Monday, 8 January 2018: 11:00 AM
Salon K (Hilton) (Austin, Texas)
Two dimensional cloud resolving models showcase many of the multiscale structures present in the tropical atmosphere, but are computationally cheap enough to run in large horizontal domains. To investigate multiscale processes similar MJO and other tropical intraseasonal oscillations, we perform a set of idealized simulations using the System for Atmospheric Modeling (SAM) in a 30,000 km equatorial (f=0) domain with homogeneous sea surface temperature for a period of over 100 days. A constant -10 m/s background wind is used to stimulate convective activity, which shows a robust multiscale structure. Similar to previous studies, the variability in the first 40 days is dominated by eastward moving synoptic-scale convectively coupled waves (CCWs), which contain many westward propagating mesoscale squall-line systems. Later in the simulations, these CCWs subsequently give rise to a strong planetary scale circulation which propagates with respect to both the fixed reference frame and the frame following the background wind. This three scale hierarchy is present in simulations with fully interactive radiation as well as horizontally homogeneous prescribed cooling patterns, which indicates that this archetype of convective organization cannot be explained by radiative feedbacks alone.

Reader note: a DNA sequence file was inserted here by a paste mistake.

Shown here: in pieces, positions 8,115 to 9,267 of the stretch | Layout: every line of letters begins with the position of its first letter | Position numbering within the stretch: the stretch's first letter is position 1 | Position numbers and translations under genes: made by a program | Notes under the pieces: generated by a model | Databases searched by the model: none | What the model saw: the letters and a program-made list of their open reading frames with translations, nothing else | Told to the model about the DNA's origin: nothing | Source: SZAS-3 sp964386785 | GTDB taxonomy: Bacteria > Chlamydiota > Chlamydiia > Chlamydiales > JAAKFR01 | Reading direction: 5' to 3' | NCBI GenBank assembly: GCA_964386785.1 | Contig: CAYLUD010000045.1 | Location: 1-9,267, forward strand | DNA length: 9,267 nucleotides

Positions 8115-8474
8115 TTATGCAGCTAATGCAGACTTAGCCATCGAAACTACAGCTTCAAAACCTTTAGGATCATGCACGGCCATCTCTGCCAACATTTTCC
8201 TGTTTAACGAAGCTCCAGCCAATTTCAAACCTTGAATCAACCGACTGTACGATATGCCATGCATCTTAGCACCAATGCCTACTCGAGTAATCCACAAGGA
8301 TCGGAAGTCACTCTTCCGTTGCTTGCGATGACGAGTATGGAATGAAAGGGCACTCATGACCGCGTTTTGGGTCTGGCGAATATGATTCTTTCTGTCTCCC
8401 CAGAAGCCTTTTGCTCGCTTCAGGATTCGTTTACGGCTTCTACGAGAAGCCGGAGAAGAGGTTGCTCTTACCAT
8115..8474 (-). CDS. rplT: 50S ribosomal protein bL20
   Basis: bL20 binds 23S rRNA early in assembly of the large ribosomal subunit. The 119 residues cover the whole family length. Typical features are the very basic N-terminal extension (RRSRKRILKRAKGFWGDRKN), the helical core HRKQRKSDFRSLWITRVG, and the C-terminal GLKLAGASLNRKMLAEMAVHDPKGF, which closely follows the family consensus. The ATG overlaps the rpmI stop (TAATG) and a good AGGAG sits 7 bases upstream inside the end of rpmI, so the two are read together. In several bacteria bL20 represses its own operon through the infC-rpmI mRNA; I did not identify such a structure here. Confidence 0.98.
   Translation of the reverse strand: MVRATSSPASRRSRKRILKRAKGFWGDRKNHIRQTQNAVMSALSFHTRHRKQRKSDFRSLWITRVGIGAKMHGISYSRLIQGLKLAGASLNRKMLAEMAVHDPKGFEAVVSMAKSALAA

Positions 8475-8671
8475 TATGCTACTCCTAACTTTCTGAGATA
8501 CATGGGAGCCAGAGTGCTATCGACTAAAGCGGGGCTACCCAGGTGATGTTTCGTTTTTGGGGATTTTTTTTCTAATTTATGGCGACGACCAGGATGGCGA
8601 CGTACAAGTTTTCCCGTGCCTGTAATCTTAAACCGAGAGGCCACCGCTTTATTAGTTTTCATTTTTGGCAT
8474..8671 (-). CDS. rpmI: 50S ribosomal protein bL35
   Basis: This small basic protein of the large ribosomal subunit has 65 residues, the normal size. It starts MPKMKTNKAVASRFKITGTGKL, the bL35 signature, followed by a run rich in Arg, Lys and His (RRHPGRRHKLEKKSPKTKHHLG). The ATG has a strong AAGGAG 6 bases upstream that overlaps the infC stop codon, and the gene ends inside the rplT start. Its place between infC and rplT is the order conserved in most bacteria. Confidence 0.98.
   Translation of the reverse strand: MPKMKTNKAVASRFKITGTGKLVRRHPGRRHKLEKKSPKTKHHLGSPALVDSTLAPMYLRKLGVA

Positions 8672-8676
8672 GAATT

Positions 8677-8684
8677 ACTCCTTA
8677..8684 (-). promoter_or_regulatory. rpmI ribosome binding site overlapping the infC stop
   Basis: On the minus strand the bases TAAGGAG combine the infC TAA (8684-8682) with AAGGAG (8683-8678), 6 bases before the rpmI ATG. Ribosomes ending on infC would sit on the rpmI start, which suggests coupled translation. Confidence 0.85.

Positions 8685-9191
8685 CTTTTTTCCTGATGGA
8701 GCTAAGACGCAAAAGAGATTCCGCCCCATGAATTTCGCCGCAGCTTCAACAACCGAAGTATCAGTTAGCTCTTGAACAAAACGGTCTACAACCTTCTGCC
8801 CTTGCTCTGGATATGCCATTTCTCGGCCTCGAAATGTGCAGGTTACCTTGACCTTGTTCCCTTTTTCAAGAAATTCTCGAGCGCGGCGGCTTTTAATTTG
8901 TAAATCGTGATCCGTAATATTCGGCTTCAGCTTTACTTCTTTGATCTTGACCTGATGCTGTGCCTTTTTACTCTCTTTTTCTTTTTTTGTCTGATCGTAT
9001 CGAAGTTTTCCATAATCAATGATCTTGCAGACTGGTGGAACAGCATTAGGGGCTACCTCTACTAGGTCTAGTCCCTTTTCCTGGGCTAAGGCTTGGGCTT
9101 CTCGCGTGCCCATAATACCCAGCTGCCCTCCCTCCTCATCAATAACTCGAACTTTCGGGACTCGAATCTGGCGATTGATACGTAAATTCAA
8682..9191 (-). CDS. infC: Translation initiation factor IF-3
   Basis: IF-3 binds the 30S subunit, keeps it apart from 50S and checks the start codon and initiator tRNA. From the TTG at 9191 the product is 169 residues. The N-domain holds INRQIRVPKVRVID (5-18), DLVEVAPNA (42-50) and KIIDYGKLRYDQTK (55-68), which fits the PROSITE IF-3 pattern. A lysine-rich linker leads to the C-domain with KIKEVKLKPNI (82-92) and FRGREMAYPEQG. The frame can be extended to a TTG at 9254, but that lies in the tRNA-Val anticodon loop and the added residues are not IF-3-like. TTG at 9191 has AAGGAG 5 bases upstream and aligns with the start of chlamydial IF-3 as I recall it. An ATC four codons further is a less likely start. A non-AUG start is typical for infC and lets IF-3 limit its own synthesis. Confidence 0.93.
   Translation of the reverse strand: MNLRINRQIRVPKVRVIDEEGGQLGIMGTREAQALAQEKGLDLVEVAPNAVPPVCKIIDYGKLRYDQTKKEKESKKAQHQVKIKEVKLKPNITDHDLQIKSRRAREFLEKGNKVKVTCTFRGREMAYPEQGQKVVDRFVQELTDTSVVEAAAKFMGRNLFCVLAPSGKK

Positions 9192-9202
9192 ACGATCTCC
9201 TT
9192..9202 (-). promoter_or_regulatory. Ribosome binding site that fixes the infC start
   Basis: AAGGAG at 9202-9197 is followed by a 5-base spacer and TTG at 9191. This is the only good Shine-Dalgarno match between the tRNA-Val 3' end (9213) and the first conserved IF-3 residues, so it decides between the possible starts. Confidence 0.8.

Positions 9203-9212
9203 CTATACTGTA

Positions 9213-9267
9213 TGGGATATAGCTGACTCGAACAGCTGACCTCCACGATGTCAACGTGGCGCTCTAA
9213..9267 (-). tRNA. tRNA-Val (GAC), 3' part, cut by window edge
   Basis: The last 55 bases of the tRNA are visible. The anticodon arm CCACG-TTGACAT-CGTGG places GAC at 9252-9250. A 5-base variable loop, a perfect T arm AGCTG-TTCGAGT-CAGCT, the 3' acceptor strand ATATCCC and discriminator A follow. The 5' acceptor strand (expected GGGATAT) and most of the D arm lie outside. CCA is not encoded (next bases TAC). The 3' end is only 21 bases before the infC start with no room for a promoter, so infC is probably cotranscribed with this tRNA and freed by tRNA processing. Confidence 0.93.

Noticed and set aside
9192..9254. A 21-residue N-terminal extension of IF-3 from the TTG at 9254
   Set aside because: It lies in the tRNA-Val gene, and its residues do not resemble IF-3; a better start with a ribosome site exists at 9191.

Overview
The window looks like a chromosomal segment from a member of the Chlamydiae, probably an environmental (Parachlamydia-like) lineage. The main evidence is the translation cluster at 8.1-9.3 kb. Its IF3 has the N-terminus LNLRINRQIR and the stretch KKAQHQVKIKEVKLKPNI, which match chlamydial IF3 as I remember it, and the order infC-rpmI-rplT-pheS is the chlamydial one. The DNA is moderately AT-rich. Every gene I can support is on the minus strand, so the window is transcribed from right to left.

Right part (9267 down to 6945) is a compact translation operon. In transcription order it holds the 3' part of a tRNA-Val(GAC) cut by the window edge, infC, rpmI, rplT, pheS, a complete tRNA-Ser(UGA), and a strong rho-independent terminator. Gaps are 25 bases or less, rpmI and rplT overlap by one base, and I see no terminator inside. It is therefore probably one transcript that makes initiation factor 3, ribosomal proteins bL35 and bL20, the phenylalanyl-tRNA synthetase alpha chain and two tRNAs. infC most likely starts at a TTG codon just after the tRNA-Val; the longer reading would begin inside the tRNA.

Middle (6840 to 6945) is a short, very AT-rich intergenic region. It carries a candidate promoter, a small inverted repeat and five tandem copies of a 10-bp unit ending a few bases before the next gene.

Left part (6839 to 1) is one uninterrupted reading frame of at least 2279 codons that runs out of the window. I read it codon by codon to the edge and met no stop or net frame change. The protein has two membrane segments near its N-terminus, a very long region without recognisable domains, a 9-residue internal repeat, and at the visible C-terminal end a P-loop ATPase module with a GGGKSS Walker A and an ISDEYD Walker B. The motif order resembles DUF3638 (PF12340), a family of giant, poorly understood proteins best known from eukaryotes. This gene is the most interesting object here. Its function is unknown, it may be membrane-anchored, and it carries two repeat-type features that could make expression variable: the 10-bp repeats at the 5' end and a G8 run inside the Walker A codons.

Based on past work using multiscale asymptotic models for tropical dynamics, we hypothesize that the planetary scale oscillation is maintained by eddy flux divergences from the smaller scales. Simple low-pass filters in zonal and temporal space are used to decompose the model output into mesoscale, synoptic scale, and planetary scale components, which can then be used to compute eddy-flux terms. Unlike past studies focusing on self-aggregation feedbacks on the column budget of moist static energy, we highlight the importance of upscale momentum fluxes. In particular, a feedback analysis shows that the momentum fluxes due to synoptic scale waves consistently amplify the planetary scale kinetic energy, whereas the baroclinic generation term---although large in amplitude---oscillates from positive to negative. These results indicate that multiscale interactions can play an important role in the large-scale organization of realistic convection, even in the absence of radiative feedbacks.
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